June issue 2006

By | Editorial | Opinion | Published 18 years ago

Has the biggest advocate of good, clean governance finally come to terms with the shenanigans of the brood he presides over? Has he abandoned his reformist mission?

Appears so. Or why else would his office scuttle the NAB enquiry against the 20 sugar mill owners who were accused of precipitating the sugar crisis that sent sugar prices hurtling. Among the defaulters named in the Public Accounts Committee report were several sitting ministers, the Chaudharys of Gujarat and the commerce minister’s family. An enquiry that had been initiated at the Prime Minister’s request was dropped at the President’s behest. So are the two gentlemen working at cross purposes?

“Cover-up” seems to be the name of the game. Take the case of the Steel Mills privatisation, for instance. Questions are being raised about the price at which it was sold — 21.6 billion rupees — when its total assets are valued at 150 billion rupees and the land alone is stated to be worth 90 billion rupees. Following loud protests from several quarters, the Supreme Court took suo moto notice and stayed the privatisation order.

A vibrant assembly would have taken the errant ministers to task in the first instance, and the Privatisation Commission in the second. But not this one; it’s apathetic at best and callous at worst. The only time the speaker registers a full house is when the perks and privileges of the legislators come up for discussion. For the rest, these public representatives either briefly show their faces or absent themselves. At least three of them have not attended a single session of the National Assembly for the past one year. Reasons: one married a feudal lord and disappeared into his chardivari; another female parliamentarian has been living in the US for two years now; and the third, a male, refuses to attend till he is appointed minister as promised.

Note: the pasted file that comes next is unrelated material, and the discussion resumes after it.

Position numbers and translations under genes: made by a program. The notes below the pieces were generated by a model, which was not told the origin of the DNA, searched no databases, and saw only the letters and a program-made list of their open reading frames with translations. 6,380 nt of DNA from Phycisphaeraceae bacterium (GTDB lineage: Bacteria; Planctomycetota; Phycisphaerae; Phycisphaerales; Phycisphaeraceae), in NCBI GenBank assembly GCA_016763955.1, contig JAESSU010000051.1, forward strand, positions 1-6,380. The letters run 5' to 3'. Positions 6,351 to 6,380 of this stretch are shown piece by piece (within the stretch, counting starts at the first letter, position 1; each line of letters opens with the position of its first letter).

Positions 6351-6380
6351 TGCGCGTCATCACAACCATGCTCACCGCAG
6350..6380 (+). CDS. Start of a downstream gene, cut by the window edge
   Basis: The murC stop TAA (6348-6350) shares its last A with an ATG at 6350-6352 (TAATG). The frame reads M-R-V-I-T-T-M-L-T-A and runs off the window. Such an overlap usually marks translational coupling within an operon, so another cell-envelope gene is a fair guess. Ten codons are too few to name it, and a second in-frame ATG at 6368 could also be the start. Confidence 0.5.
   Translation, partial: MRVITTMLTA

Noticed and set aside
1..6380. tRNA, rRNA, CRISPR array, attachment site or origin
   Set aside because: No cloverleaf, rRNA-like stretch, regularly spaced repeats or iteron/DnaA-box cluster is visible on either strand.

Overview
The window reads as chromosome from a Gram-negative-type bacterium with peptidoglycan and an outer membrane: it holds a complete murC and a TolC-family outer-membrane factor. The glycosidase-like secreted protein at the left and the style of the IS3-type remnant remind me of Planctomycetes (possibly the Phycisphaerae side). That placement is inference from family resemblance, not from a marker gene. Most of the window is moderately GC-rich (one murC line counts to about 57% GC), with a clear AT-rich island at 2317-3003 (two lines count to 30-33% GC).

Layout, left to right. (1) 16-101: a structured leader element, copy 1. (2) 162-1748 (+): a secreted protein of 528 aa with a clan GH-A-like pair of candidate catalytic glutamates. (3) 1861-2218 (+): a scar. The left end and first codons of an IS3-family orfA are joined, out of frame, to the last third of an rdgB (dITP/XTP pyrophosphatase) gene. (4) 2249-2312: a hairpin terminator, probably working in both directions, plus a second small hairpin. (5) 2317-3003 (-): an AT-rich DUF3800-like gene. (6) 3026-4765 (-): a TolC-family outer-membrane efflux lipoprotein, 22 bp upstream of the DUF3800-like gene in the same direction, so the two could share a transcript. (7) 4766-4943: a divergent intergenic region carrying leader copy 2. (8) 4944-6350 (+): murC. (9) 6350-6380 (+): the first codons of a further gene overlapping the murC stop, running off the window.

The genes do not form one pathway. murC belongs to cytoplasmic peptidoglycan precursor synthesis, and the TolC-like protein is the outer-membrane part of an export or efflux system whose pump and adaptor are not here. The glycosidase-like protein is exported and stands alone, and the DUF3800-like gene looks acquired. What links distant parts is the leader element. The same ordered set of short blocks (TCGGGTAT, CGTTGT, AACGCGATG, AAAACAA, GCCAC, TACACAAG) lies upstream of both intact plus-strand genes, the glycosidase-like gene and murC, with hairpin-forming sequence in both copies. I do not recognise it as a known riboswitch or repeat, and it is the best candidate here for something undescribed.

Not that the provincial assemblies are alive and kicking up a storm. The Sindh Assembly, for one, is stymied by dissension between its two coalition partners, who are fighting for control of Sindh. It’s all about which party gets to dole out the jobs and the plots to its respective loyalists.

And while Sindh’s legislators fight it out, the people of Karachi stew in the heat, as the recently privatised KESC fails to come to grips with the power shortage. KESC blames WAPDA (among other things) for the shortage and WAPDA blames KESC — and Karachi’s 15 million residents are kept in the dark.

And that, in a sense, sums up the fate of the people of this country. Or does it?

Rehana Hakim is one of the core team of journalists that helped start Newsline. She has been the editor-in-chief since 1996.